Photo Tips #1 : Which Camera? (Part 1)

Posted on Saturday 20 August 2011

Something I often get asked when people find out I take a lot of photos, is “which camera should I buy?”. Obviously it’s impossible to give a simple answer, there’s a ton of options and the best choice depends on a number of factors. In this article I hope to at least explain the broad categories, spell out their advantages and disadvantages, and give you some idea of the factors you should consider.

I will use terms you may not be familiar with in the descriptions, these will be explained in later articles so stay tuned!

First off, I’m going to mention a few types of camera I won’t be talking about any further. First off there’s the really high end – medium format and above. These are the types of cameras favored by fashion photographers shooting for Vogue and the like. They’re huge, extremely expensive, and really only suitable for studio use. They do however produce wonderful images!

Next up is what I would call “specialty” cameras, things like Lomos. You’ve seen the pictures – washed out, distorted, 70’s looking photos of people wearing handmade sweaters on old bikes. They’re all the rage right now, but in fact most of the shots you see in that style were taken with regular cameras (or iPhones!) and then distorted in software. True believers will tell you then only way to get the authentic look is with the real Lomo camera, but they’re so niche I really can’t recommend themĀ  as anything other than part of a bigger collection.

The final thing I’m going to intentionally ignore is anything that uses film. I know! Heretic. But there’s reason behind my madness. Whilst film certainly isn’t dead, it’s a niche product much like vinyl records. There are still good reasons to use film, but if any of them apply to you then you’re already beyond the range of this article, and probably know way more about photography than I do. These days even the cheapest digital cameras have sensors capable of rivaling the film-based compacts of yesteryear, and a decent DSLR will easily outperform average 35mm. Add to that speed, flexibility, cost-of-processing, digital manipulation, convenience, and so on – there’s just no reason for 99% of photographers to consider film.

So what does that leave us with? Fortunately, quite a bit! Let’s start with what most people end up with…

Digital Compact Cameras

Canon PowerShot

These are the mainstay of the modern camera world. Typically very small, with nice large screens and lots of convenience functions. Price wise you can expect to pay between about $150 and $400. In terms of specific models, it’s really hard to make recommendations as they change so frequently. But stick with a well known brand (e.g. Canon, Nikon, Sony, Panasonic, Olympus, Kodak) and read some reviews on a general consumer site like Amazon, and you should be fine.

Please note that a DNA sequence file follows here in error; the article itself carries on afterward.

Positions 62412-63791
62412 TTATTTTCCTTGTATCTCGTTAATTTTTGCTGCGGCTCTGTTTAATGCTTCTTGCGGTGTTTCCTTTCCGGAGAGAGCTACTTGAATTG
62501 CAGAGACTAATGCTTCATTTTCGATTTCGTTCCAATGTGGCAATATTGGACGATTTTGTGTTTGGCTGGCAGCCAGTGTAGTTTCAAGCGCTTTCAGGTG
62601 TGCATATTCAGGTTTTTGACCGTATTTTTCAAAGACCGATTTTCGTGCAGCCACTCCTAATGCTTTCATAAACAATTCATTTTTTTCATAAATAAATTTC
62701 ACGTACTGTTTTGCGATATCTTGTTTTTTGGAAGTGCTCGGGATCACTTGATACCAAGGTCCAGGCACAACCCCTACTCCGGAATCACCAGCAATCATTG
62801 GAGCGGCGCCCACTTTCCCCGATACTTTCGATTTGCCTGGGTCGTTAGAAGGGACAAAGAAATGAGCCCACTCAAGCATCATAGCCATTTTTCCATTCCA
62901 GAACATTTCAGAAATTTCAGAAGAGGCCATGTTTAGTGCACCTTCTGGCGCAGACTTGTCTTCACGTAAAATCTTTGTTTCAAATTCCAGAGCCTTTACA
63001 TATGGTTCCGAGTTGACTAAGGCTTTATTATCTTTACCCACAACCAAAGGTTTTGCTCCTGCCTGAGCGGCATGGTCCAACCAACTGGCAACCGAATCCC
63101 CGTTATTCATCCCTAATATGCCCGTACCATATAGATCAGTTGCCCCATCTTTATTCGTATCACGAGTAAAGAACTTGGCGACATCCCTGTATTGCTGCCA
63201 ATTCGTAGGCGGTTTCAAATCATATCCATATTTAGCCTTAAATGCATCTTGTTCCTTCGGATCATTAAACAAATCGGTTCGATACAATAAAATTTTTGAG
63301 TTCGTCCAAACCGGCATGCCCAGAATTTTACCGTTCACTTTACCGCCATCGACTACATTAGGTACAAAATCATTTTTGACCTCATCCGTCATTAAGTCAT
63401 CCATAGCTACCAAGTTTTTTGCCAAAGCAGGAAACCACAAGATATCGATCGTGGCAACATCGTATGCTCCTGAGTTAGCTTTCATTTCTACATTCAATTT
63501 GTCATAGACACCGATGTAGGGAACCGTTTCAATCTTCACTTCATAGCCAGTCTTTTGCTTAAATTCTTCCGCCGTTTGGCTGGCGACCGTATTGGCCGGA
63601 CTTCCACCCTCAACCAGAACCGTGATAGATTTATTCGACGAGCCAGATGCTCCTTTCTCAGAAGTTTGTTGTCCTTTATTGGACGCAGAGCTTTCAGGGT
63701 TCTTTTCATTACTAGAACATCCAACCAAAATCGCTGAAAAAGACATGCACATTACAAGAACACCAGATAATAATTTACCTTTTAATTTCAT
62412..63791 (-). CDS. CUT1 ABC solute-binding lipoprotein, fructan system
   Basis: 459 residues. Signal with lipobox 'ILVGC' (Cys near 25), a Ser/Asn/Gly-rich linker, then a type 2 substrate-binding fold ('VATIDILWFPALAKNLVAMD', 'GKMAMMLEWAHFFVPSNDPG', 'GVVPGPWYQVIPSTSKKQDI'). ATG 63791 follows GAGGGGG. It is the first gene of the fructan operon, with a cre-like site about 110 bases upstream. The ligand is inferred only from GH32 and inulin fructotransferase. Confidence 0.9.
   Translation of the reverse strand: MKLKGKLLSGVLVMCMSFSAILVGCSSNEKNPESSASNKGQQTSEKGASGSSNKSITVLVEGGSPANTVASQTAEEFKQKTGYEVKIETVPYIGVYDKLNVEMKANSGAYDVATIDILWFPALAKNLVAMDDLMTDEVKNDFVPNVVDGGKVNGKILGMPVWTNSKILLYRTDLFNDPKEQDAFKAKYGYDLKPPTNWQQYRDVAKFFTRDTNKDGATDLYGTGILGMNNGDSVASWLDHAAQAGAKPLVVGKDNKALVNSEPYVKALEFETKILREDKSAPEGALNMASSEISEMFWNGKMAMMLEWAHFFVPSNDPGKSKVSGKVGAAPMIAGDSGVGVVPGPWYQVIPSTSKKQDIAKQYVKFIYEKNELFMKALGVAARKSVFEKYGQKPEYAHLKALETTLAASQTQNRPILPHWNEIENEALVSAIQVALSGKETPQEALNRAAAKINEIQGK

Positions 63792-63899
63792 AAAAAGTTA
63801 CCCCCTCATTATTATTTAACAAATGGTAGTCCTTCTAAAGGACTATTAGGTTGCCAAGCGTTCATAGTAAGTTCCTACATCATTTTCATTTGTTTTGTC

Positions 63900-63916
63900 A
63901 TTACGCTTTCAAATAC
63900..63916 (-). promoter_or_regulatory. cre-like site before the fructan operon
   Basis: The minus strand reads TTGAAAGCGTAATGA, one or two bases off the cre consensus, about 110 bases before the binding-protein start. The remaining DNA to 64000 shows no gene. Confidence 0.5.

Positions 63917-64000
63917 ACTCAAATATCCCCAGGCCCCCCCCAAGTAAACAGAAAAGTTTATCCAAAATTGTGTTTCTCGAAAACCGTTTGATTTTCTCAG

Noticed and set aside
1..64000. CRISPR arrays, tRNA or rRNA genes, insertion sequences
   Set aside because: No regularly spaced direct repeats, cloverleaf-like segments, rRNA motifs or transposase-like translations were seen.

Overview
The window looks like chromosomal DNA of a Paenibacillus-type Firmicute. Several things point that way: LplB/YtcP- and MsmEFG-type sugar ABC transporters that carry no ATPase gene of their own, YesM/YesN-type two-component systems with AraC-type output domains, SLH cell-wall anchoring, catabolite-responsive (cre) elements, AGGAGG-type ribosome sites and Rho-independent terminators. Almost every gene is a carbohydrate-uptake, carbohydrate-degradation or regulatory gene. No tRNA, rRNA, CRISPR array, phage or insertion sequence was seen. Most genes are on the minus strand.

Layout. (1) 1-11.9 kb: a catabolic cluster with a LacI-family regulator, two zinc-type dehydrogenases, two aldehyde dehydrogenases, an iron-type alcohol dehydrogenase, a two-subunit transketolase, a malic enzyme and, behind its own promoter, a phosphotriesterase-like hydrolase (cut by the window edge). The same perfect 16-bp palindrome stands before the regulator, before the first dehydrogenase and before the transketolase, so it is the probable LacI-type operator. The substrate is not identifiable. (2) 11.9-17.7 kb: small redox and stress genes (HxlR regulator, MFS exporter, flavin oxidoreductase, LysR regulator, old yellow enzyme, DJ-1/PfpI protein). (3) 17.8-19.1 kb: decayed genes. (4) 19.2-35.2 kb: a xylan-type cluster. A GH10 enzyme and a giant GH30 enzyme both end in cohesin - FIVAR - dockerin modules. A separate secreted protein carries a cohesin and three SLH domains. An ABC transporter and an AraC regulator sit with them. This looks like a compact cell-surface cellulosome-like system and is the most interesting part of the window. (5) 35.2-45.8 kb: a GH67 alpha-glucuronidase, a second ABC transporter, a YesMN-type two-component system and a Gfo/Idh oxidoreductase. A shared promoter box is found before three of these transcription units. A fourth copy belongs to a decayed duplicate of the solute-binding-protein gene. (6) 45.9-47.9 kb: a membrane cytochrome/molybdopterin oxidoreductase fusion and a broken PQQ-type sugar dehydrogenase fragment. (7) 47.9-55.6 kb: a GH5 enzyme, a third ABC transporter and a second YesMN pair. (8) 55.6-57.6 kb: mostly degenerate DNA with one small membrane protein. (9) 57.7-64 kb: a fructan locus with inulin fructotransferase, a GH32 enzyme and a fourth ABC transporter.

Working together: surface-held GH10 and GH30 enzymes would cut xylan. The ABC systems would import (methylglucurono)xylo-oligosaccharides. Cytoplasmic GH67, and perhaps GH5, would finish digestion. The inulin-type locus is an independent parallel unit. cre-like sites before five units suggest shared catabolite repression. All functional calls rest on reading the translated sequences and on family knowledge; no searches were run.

Pros

  • Small
  • Cheap
  • Decent image quality
  • Lots of choice (including things like blue or pink cameras to match your outfit)
  • Some unique features such as underwater capabilities

Cons

  • Prone to image quality problems (distortion, lack of sharpness/detail, high noise, etc)
  • Inflexible shooting controls
  • Limited upgrade or accessory options (no attachments for a flash, microphone, etc)
  • Often small or non-existent viewfinder

What Matters?

  • The megapixel count is the main number that manufacturers use to sell cameras – the reality is for general use anything over 8MP is fine. Higher is not always better, and certainly don’t pay for more unless you know you need it (hint: you probably don’t). More on megapixels in a later article!
  • Zoom – the zoom range (how far you can magnify the image) on a compact camera is measured as a number like “4x” – which means “4-times normal size”, so at maximum zoom a person would be 4 times larger than at minimum zoom. A good number for general use is between 3x and 6x. Watch out though – the only thing that matters is Optical Zoom – this is where the lens itself moves moves and adjusts with a motor. So-called “Digital Zoom” is a big con and just leads to terrible image quality. Don’t consider it, and if your camera has it, don’t use it!
  • Memory card format – most cameras use SD or SDHC cards. Stick with this – avoid anything using something else such as XD or Memory Stick.
  • Video – many compact cameras now shoot video, including at up to 1080p HiDef quality. This is a very useful feature, and will in most cases produce better video than your old tape based camcorder. The only thing to watch out for – you’ll need a big memory card for video! At least 8GB and maybe more.
  • Image Stabilization is a feature that used to be reserved for more expensive systems, but is finding it’s way into compacts. It’s a very useful feature – primarily it’s job is to reduce camera shake (blur) when shooting in less than ideal lighting conditions. Great for indoor and evening shots!

You Should Buy One If…

  • You’re just getting started with photography
  • You want something easy to use and friendly
  • You’re on a budget
  • You already have another larger camera but want something more easily portable for casual use

So that’s my take on compacts. They’re really pretty decent these days, and I’d recommend everyone have one, even if it’s just for casual use. There’s no point having a big expensive camera setup if it’s at home when you’re out and about. The best camera is the one you have with you!

Stay tuned for the next installment where I’ll talk about the new Micro Four Thirds system and Superzooms.


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